Azerbaijan The Role of Women
Sources: The Library of Congress Country Studies; CIA World Factbook
Although religious practice in Azerbaijan is less restrictive of women's activities than in most of the other Muslim countries, vestiges of the traditional female role remain. Particularly in rural communities, women who appear in public unaccompanied, smoke in public, drive automobiles, or visit certain theaters and restaurants are subject to disapproval. Nevertheless, the majority of Azerbaijani women have jobs outside the home, and a few have attained leadership positions. In July 1993, Aliyev appointed surgeon Lala-Shovket Gajiyeva as his state secretary (a position equivalent at that time to vice president), largely because of her outspoken views on Azerbaijani political problems. Gajiyeva was a champion of women's rights and in late 1993 founded a political party critical of Aliyev's policies. In January 1994, she was moved from state secretary to permanent representative to the UN, presumably because of her controversial positions.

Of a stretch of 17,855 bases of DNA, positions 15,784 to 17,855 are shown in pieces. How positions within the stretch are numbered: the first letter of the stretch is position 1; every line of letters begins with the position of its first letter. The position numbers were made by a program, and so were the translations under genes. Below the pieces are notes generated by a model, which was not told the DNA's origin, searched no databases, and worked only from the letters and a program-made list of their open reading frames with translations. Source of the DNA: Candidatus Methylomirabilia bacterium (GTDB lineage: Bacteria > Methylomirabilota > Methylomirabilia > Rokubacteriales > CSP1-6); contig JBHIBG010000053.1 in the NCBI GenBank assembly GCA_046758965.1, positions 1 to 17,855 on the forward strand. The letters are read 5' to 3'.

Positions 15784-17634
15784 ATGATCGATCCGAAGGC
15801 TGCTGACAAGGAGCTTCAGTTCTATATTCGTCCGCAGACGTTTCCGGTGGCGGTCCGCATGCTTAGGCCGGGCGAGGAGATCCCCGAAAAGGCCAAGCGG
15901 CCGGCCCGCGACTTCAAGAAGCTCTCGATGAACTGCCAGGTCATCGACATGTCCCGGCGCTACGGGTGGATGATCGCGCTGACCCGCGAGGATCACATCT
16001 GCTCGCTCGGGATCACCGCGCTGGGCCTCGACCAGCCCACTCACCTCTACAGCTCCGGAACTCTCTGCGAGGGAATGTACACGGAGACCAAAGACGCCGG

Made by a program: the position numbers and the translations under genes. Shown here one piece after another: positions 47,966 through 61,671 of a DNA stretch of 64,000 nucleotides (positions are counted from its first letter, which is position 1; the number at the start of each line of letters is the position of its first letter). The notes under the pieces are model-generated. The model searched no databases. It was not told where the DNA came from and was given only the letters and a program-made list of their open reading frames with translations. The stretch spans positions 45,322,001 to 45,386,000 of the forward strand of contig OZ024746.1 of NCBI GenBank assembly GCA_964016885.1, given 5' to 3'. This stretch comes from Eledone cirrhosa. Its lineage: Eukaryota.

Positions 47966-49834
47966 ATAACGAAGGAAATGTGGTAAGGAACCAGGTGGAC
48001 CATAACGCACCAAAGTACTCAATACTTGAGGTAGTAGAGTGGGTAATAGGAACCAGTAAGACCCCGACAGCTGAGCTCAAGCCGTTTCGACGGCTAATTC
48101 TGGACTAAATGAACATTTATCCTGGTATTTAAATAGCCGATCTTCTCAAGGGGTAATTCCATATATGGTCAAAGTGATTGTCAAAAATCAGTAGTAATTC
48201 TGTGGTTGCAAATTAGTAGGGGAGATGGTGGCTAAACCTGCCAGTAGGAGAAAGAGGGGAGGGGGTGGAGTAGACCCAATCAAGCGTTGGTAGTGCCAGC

Data as of March 1994
NOTE: The information regarding Azerbaijan on this page is re-published from The Library of Congress Country Studies and the CIA World Factbook. No claims are made regarding the accuracy of Azerbaijan The Role of Women information contained here. All suggestions for corrections of any errors about Azerbaijan The Role of Women should be addressed to the Library of Congress and the CIA.